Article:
I admit I am a radical. My faith is radical. I want to put Jesus’ teachings and values to practical use as I live and walk through my faith. Sometimes it can be tough. You’ve got people and, in many cases, society who block your way and oppress you. Other times you may be betrayed by those close to you. They won’t want to walk the same radical path to Jesus as you do. This is the reality of the path I’ve chosen.
Writing about this subject brings much pain to me, because it tackles issues that I’ve been struggling with since I was really young. It deals with rejection, the fringes of society, outcasts, oppression and mirrors the image of the people Jesus walked amongst during his ministry.
Most Christians know the traditional view on the Bible and homosexuality. It usually doesn’t take very long until you hear about some pastor or some famous Christian saying something about gays, lesbians, and queers. Overwhelmingly, many of the things said are negative, and oppressive.
I remember when that North Carolina pastor spoke on putting queers in concentration camps1 and killing them off. At first I was angry and I first felt the need for direct action and protest. Sounds easy right? Some protests with direct action to battle and shatter the homophobia of some pastor.
For me it’s not so easy. See, I knew who that pastor was talking about when he made those comments. He was talking about me and countless others. He was talking about me, a child of Jesus who was molded in the image of our creator. Immediately after my anger subsided it turned to shock, sadness, hurt and disbelief. No amount of radicalism or direct action could replace the hole in my soul.
At that moment I didn’t feel like a Christian, I didn’t feel like my old progressive radical self, I felt like a piece of garbage. To be honest, I curled up in my bed and cried for several hours. I felt that demeaned and outcasted. Not since my parents rejected me had I felt so rejected.
This is the reality of my life.
I’m pretty sure of my political affiliation. I don’t think there’s an exact word to describe me, but I’m pretty radical and progressive. My faith as a Christian and of that in Jesus is my guide on my path. These things I’m sure of.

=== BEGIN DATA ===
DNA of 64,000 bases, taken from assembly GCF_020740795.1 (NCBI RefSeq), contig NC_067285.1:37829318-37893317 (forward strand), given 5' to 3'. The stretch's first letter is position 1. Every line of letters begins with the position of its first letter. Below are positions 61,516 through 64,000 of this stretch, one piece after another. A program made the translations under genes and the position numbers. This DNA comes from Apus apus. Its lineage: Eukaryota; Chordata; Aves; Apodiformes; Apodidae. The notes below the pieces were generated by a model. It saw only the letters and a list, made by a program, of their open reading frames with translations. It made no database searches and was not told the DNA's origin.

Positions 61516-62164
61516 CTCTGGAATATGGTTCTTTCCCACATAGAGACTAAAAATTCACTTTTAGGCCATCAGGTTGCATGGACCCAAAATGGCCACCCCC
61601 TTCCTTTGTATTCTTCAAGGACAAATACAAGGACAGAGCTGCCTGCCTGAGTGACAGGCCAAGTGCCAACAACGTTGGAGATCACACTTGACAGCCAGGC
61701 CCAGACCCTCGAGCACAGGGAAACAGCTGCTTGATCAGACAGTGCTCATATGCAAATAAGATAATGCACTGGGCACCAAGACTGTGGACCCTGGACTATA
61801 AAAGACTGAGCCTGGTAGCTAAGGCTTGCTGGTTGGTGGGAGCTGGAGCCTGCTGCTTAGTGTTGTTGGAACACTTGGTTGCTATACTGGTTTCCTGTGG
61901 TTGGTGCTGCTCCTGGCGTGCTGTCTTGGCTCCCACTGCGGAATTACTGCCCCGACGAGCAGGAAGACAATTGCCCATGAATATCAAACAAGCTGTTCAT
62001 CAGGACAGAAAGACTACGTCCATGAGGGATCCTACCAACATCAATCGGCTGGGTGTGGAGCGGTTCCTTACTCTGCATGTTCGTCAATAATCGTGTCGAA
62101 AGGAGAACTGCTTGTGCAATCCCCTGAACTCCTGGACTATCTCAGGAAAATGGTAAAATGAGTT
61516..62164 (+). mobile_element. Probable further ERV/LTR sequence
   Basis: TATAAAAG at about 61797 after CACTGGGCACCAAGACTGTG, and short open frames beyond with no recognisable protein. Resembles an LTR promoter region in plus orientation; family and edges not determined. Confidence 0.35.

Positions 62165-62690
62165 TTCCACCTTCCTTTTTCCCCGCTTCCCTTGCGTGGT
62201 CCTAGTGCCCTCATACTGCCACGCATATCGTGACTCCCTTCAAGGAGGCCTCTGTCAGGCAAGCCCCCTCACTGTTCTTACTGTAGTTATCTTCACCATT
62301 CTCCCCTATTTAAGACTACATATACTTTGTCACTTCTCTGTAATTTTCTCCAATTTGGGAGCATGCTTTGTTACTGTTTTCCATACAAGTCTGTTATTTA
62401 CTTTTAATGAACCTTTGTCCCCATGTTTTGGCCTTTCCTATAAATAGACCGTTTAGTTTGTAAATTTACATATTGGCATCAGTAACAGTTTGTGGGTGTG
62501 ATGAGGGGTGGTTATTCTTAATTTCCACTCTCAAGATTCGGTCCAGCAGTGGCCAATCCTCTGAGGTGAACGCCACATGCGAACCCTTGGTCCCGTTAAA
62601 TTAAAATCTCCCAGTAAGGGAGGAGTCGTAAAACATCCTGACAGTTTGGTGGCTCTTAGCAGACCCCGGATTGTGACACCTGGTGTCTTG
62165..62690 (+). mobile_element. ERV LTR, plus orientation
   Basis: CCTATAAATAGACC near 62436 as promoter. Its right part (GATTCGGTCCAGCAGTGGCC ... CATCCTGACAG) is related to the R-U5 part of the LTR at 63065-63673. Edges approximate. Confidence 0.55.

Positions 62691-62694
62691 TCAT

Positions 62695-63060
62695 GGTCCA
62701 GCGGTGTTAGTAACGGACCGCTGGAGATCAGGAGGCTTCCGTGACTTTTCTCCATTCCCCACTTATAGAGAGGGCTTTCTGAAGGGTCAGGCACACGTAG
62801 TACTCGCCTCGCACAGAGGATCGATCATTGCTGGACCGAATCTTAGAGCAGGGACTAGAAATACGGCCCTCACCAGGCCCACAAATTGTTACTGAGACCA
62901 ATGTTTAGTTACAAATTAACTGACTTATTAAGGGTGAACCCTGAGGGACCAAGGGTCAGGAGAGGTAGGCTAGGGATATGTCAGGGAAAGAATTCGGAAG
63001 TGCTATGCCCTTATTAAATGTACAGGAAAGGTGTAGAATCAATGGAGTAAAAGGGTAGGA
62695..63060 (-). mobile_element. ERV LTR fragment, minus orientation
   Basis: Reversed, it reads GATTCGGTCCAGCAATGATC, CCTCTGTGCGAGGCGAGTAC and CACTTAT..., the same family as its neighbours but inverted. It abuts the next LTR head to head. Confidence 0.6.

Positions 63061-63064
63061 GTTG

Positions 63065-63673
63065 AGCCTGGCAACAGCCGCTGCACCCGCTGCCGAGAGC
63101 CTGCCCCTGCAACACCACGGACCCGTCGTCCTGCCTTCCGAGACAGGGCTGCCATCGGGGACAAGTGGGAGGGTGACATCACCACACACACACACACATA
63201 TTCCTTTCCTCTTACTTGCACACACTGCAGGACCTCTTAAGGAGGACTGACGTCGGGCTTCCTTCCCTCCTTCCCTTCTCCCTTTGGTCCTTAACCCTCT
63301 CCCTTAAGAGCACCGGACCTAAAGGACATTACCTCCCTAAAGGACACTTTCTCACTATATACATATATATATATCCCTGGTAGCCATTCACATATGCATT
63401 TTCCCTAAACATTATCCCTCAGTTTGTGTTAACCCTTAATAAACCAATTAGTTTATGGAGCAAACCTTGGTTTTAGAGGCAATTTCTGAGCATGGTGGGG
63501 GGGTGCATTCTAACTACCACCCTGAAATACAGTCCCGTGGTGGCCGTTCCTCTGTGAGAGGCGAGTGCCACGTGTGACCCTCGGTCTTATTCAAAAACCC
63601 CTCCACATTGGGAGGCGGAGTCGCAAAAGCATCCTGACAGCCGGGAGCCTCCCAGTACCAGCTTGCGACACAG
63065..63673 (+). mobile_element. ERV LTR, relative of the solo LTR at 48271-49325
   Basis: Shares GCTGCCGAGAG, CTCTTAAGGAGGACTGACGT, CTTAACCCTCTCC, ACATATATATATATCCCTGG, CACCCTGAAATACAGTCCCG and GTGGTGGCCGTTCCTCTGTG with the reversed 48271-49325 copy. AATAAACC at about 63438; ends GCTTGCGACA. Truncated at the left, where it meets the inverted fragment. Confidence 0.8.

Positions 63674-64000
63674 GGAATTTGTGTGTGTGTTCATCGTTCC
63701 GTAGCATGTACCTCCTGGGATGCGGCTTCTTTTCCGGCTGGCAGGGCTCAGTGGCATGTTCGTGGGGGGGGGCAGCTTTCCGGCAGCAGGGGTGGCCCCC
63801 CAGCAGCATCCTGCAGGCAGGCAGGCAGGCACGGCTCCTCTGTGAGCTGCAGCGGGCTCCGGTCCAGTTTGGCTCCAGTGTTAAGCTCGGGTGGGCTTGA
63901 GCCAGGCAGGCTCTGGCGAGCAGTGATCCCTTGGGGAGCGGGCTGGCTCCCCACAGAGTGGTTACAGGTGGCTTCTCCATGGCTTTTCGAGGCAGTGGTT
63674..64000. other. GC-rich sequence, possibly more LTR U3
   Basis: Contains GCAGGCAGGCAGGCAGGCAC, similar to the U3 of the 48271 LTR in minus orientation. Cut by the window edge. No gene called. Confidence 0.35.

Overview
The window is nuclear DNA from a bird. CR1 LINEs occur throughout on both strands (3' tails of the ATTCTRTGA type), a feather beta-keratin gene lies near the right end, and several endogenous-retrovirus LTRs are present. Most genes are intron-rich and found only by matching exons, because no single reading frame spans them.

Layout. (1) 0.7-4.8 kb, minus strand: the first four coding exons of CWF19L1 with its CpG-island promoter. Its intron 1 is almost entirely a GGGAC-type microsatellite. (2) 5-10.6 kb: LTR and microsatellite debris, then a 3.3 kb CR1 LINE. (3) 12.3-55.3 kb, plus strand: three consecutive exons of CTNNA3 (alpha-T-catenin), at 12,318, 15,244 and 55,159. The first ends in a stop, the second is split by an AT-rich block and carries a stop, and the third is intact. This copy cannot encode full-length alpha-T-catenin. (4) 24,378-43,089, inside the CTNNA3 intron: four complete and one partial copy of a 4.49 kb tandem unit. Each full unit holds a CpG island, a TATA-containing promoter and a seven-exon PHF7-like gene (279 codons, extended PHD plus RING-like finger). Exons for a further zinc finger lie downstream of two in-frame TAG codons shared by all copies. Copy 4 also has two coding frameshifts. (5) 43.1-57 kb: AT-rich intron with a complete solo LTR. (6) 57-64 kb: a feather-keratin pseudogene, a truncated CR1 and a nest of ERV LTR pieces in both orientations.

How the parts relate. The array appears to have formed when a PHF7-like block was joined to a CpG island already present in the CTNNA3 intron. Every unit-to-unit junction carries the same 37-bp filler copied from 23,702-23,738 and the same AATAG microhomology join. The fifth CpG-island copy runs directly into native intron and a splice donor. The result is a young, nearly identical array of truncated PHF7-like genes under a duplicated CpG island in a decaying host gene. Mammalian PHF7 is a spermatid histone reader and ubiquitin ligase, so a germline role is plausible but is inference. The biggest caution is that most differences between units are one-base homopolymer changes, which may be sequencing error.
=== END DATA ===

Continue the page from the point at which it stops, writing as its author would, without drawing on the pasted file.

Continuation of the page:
What I’m not so sure of is where my being gay fits into all of this. It’s tough. Even though I’m a radical Christian who believes in progressive ideals and causes, I still worry. I worry about what the Bible says about me. I worry about what other Christians will think about me. And many times when I walk into a Church—even a more progressive and radical Church—I hold my head low, my shoulders droop, and I worry about someone discovering the truth. In effect, in many Church environments I don’t feel so safe.
It makes me sad because that isn’t what Jesus was like. Jesus interacted and liberated all sorts of people who society and the ancient Jewish faith had rejected: the disabled, the sick, the poor, prostitutes, the list goes on and on. I take great comfort in those parables and stories of Jesus defending those like me.
Jesus was so radical that he ministered to those who other Jewish people were not even allowed to speak or approach.
I pray a lot to Jesus. I pray that I’ll be accepted by the Church for something that I couldn’t help or choose. I want to be safe and radically loved in Church, just like Jesus would. And I want to be accepted. All of me—the good and the bad.
It can be very lonely being queer. In a heterosexist society it’s easy for a male or a female who is straight to fall in love and share eternity together. But for me, falling in love is something I fear with desperation. I live in a world that is hostile, and one that believes in a faith that at times can be oppressive, and I fear that I will be shunned even more if it happens. What is wrong with that picture?
I remember reading the article “A Holy Queering part 3.” I very much enjoyed the stories of those who were “sex positive.”
I sincerely wish I too could be sex positive. I wish I didn’t have to be afraid to fall in love with another man and form a life partnership with him. If only there was no stigma to such love I wouldn’t be so lonely.
Although Jesus showed a different kind of love (nonromantic), he wasn’t afraid to show radical love to others who had never experienced it before. I wish it could be the same with the other Christians I have interacted with. I wish they would show the same radical love and liberation that I try and strive to show and give.
And then maybe, just maybe, the stigma, depression, conflict and self-hated I have for myself for being gay would go away.
Yes, this is my struggle. But it is important to remember that I’m not the only one who is struggling. It is my hope and prayer to Jesus and our creator that there’s a change for better in the way the Church deals with this issue.
- In May 2012, pastor Charles L. Worley of Providence Road Baptist Church, Maiden North Carolina made these and other hateful comments toward gay, lesbian and queer-identified people. ↩